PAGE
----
Or getting into the Irish Times for 500 euros.
Or doing your own R&D on the cheap.
Ages back on Twitter I remember seeing a teenager talk about the rarity that email was to him. Most of his communications online were around Facebook IM/Messaging. Mix that with various marketing research groups telling us what teens are interested in, without asking them and I thought it might be good to put a survey together. That’s where the Irish Teen Survey of Digital Trends came from.
Firstly, I compiled some ideas/questions I wanted answers for. Then I asked Eleanor, Aidan, Adam and Ian for some feedback on these. They suggested questions to ask, they laughed at some of the notions I had about teenagers and they listed options for some of the multi-choice questions. With that information I then collated the questions and employed someone to put them into some surveying software. I used Surveys.ie by SensorPro for this as I had also worked with them previous to this on surveys.
Next was propagating the survey. Once again I asked teens to send the survey to their friends. To get the survey completed, all those that did the survey were entered into a draw for an iTunes voucher and all those that got a friend to do the survey and their friend mentioned them, were also entered into another iTunes draw.
After the survey was done, results were collated and a summary and press release made. There was converage in the Irish Times, Silicon Republic, I was talking about it on Phantom1052 as well. Lots of coverage on Twitter too.
What does this survey do for Mulley Communications?
- Insight. Seeing what teenagers do online, how they consume content, what and why they pay for items will help the day to day work of the company. Presentations, training sessions and marketing plans will be better as a result.
- Traditional media coverage. While it’s people that are online and connected to me/the company gives us the business, the enforcement of the company being trustworthy to their bosses happens in the Irish Times, Radio 1, the Business Post etc.
- Practice. Being able to ask new questions and create mechanisms to get the answers is good for future projects
- Serendipity. You never know what new products for you or a client could be created from data you collate.
Between the vouchers and the work to collate the survey, it cost about 500 euros.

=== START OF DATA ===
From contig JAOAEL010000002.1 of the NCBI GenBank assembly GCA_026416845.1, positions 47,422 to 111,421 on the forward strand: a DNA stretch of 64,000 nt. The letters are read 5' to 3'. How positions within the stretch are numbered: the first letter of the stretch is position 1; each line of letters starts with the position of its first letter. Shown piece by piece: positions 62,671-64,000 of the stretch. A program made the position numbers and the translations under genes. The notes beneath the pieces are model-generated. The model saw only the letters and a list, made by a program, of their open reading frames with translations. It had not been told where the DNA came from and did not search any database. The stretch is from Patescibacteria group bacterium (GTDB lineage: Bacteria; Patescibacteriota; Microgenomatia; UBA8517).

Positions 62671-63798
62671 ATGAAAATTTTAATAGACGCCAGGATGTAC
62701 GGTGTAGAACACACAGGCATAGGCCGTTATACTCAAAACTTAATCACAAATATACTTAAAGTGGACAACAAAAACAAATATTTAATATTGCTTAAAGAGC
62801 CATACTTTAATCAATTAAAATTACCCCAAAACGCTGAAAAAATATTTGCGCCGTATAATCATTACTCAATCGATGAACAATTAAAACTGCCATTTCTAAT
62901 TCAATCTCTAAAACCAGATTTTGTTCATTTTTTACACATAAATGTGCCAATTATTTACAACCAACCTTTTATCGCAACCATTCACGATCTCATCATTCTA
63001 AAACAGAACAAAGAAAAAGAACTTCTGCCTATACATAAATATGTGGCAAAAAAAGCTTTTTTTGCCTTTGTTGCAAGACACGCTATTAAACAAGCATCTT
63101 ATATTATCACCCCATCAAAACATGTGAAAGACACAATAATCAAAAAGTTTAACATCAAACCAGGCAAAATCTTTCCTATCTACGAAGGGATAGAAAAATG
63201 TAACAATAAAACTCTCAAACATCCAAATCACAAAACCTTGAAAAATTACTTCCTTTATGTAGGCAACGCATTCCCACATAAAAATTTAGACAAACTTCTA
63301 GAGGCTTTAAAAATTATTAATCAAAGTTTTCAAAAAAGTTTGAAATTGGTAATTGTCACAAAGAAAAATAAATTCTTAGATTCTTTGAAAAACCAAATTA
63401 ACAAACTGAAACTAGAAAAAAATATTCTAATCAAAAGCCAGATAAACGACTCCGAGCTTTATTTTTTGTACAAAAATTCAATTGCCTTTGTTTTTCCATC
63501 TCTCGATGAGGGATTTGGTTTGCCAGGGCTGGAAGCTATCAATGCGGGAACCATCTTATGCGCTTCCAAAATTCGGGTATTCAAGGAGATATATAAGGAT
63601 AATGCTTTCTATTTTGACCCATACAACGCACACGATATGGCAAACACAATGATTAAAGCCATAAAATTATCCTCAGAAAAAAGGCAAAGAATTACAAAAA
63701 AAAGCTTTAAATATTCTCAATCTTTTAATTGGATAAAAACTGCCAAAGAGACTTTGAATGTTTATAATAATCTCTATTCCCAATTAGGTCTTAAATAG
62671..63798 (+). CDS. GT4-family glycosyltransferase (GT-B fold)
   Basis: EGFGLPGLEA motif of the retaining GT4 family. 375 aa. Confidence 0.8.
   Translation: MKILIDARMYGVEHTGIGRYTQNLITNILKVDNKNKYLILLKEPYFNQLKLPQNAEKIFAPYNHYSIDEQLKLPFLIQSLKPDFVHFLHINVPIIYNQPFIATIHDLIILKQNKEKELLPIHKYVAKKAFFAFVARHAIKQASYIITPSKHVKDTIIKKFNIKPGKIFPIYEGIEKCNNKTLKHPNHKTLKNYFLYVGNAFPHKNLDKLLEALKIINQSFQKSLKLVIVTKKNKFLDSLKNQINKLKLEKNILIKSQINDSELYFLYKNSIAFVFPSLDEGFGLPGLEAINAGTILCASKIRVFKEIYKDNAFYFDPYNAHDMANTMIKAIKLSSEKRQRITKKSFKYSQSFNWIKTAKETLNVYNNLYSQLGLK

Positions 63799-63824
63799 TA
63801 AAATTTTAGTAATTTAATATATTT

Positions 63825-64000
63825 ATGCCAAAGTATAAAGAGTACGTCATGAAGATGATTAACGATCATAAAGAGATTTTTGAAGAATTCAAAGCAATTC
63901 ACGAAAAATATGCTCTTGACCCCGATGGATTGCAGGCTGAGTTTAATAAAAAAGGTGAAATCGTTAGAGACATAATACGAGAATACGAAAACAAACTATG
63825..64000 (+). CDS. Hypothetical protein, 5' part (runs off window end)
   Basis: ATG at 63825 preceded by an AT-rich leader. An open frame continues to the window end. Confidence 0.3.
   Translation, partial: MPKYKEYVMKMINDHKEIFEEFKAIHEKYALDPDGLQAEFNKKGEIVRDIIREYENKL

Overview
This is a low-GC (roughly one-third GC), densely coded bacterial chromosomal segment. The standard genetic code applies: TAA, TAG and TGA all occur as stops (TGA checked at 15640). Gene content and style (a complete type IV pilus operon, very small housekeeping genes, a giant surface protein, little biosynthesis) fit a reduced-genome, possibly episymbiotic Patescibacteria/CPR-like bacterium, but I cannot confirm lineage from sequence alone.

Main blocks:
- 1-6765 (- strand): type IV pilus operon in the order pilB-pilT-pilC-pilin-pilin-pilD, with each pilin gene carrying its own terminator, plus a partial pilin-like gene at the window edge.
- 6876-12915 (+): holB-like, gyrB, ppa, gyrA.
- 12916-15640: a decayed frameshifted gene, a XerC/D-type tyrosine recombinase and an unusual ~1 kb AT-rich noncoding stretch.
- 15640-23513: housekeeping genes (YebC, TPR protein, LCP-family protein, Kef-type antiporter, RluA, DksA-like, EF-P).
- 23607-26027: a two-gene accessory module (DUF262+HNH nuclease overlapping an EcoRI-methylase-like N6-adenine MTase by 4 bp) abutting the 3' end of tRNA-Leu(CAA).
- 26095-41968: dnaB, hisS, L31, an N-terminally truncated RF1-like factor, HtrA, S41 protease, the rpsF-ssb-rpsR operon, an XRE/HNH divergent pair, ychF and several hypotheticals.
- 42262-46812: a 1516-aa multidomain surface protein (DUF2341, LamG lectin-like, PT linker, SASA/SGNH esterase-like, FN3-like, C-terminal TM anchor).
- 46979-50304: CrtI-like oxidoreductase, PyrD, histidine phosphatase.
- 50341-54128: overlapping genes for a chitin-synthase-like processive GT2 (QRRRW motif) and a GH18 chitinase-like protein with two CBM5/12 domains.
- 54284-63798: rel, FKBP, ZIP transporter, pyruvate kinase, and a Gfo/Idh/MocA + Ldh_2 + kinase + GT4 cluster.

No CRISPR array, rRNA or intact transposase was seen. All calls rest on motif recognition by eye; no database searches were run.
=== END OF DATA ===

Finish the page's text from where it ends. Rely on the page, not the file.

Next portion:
Some lessons learned:
While 101 surveys were completed, there was a very large rate of those who never completed the surveys. Too many questions. Next time I might split the survey in two with maximum 20 questions, if even that. Also, have a few publications in mind for each survey, perhaps offer sections of the survey to each publication. Sample size is low too. Shorter surveys would almost double the numbers. Widen out the survey to rely less on people that receive this from friends on Facebook or Twitter.
This survey follows on from our Facebook eyetracking survey, Google eyetracking survey and iPhone survey.
5 thoughts on “Irish teens and the digital world”
Regarding the point about teens using their parents credit and debit cards for online payments, unfortunately there are no alternatives short of linking a bank account in your name to Paypal, which I think many will agree is not a very attractive option in recent times.
Many banks outside of Ireland offer debit cards which aren’t strictly limited to use in Chip and Pin machines and ATM’s but it seems that Irish banks haven’t copped onto this yet. The issue Maestro cards without certain details which makes them unsuitable for online purchases.
I can’t believe that no bank in Ireland has addressed this issue yet (at least I am not aware of any that have) since it is quite obviously a large gap in usability. If one were to offer such a service I would imagine it would be very popular seeing as purchasing things online is quite popular amongst teens who are keen to save a few euro here and there.
Thanks for this information – the results of the survey are fascinating and really help in targeting news, PR, marketing to this age group.
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